Border Force Expectations

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Welcome to the second edition of Expectations for Border Force custody suites, the standards by which we inspect outcomes for detainees in Border Force custody facilities. The Expectations arise from the requirement to inspect treatment and conditions in Border Force custody. This edition builds on our Expectations for police custody while recognising the distinct experience detainees held in designated Border Force custody facilities may encounter. These Expectations allow us to fulfil our responsibility to deliver independent and objective assessments of outcomes for detainees in Border Force custody facilities.

The requirement to inspect designated Border Force custody facilities arises from the UK’s status as a party to the UN Optional Protocol against Torture and Other Cruel, Inhuman or Degrading Treatment or Punishment (OPCAT). OPCAT aims to strengthen the protection of people deprived of their liberty from ill-treatment, including by requiring States to have in place a system of regular, independent visits to all places of detention. OPCAT sets out both an international and a national framework for monitoring detention. At the national level, States Parties must establish or designate an independent National Preventive Mechanism (NPM) to carry out visits to places of detention. The UK’s NPM is made up of 21 established bodies, including HM Inspectorate of Constabulary and Fire & Rescue Services (HMICFRS) and HM Inspectorate of Prisons (HMI Prisons).

The NPM must:

  • regularly examine the treatment of people deprived of their liberty in places of detention;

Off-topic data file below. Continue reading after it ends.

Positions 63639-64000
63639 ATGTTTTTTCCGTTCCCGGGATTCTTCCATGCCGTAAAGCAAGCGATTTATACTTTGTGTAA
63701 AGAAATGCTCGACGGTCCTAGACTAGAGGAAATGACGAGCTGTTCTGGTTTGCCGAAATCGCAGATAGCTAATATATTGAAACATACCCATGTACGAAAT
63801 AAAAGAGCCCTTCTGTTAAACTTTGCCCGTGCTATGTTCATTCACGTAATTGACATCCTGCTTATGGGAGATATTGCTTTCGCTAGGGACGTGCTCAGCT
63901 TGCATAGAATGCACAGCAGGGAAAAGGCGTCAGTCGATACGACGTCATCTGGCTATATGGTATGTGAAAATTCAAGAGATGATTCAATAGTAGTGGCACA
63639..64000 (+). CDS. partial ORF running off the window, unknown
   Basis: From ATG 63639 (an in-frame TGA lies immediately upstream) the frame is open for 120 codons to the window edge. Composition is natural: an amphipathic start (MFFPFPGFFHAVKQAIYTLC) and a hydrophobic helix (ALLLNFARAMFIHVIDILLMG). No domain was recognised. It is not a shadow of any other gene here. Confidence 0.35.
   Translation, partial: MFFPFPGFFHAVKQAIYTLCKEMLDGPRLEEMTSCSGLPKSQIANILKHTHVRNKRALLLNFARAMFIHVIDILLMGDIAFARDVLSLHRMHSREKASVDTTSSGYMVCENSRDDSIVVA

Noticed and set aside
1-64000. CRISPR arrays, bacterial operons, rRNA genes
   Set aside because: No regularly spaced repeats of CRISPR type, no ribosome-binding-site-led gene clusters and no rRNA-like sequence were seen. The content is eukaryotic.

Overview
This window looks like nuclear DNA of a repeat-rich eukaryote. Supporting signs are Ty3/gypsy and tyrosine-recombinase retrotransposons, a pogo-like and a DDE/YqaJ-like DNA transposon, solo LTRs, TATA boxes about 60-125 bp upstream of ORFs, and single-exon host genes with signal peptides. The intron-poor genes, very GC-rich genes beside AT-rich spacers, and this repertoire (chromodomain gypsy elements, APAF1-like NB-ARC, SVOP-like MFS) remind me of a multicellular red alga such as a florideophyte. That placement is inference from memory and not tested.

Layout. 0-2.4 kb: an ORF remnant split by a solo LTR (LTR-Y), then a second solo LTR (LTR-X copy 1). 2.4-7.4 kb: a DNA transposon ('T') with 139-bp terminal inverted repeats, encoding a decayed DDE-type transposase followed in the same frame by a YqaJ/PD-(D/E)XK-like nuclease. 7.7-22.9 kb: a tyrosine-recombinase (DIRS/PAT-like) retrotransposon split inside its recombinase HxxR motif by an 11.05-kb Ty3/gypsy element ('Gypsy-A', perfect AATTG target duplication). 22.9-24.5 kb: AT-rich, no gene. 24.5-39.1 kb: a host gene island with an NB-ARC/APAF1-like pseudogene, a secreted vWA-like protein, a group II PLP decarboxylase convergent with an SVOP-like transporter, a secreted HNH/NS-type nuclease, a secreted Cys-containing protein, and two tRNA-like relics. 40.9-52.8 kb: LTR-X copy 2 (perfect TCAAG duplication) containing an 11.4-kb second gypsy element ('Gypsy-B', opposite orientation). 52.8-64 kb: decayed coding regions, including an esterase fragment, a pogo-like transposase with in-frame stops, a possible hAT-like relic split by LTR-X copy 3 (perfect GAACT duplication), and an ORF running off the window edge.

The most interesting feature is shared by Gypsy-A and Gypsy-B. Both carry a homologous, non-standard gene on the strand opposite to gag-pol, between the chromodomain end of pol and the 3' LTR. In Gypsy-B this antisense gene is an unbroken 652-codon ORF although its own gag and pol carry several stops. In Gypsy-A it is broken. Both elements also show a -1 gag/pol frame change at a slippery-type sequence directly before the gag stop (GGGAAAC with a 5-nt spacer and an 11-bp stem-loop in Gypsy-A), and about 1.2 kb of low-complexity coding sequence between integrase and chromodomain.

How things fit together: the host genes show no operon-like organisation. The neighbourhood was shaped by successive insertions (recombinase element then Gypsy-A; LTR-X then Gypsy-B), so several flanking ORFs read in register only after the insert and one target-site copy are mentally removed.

• make recommendations to the relevant authorities with the aim of improving the treatment and conditions of detainees; and
  • submit proposals and observations concerning existing draft legislation.

The programme of Border Force custody inspections takes place approximately every two years, with a risk-based approach to decide any follow-up visits. The inspections of these suites are completed as one national inspection within a two-week period. The inspections are undertaken jointly by HMI Prisons and HMICFRS.

Expectations for Border Force custody suites sets out the framework and criteria used by the Inspectorates to assess Border Force custody arrangements and the outcomes for those detained in designated Border Force custody facilities. The Expectations are independent but are informed by the Police and Criminal Evidence Act (PACE) 1984 and its codes of practice, relevant legislation, professional guidance on detention and custody and relevant international and regional human rights standards. They are also drawn from inspection experience and wider consultation with external experts. They incorporate learning from the HMICFRS-led thematic inspection of the welfare of vulnerable people in police custody and from the cumulative experience of our joint inspections of police custody and Border Force custody to date.

The Expectations will be used by HMI Prisons and HMICFRS inspectors to assess the custody arrangements of designated Border Force custody facilities in the United Kingdom, with a particular focus on the treatment and conditions of those detained. They also offer a guide to the public and Border Force as to the standards we expect the service to meet.

The Expectations are grouped under four inspection areas:

  • Leadership, accountability and partnerships
  • In the custody suite: booking in, individual needs and legal rights
  • In the custody cell, safeguarding and health care
  • Release and transfer from custody.

Expectations set out the outcome we expect Border Force to achieve.

Indicators suggest evidence that may demonstrate whether the outcomes have been met. Forces do not have to meet each indicator; the list is not exhaustive and does not exclude other means of achieving the outcome.

This version of the Expectations takes effect from January 2020.

Wendy Williams

HM Inspector of Constabulary and HM Inspector of Fire & Rescue Services

Peter Clarke CVO OBE QPM

HM Chief Inspector of Prisons